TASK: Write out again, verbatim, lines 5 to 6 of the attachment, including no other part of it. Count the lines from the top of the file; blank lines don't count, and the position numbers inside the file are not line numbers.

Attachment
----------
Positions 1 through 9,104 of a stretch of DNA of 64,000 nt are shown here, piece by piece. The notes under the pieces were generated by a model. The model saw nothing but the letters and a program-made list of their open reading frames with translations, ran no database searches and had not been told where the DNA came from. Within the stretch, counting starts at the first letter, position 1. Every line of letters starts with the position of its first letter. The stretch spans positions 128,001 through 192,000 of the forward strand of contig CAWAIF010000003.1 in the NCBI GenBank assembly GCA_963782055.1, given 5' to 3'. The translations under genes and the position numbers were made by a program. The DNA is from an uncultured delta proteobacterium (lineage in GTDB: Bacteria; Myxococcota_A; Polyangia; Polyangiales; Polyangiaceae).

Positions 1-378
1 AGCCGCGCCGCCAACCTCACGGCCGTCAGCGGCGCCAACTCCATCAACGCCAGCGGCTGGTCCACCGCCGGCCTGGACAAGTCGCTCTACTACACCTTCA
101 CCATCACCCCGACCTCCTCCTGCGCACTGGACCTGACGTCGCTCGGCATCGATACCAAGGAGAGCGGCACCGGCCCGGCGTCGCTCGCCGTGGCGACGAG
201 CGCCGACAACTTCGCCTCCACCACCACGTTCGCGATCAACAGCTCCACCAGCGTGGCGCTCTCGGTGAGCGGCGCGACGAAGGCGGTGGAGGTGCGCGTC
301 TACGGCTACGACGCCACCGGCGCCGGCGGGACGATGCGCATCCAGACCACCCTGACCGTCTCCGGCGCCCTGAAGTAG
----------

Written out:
201 CGCCGACAACTTCGCCTCCACCACCACGTTCGCGATCAACAGCTCCACCAGCGTGGCGCTCTCGGTGAGCGGCGCGACGAAGGCGGTGGAGGTGCGCGTC
301 TACGGCTACGACGCCACCGGCGCCGGCGGGACGATGCGCATCCAGACCACCCTGACCGTCTCCGGCGCCCTGAAGTAG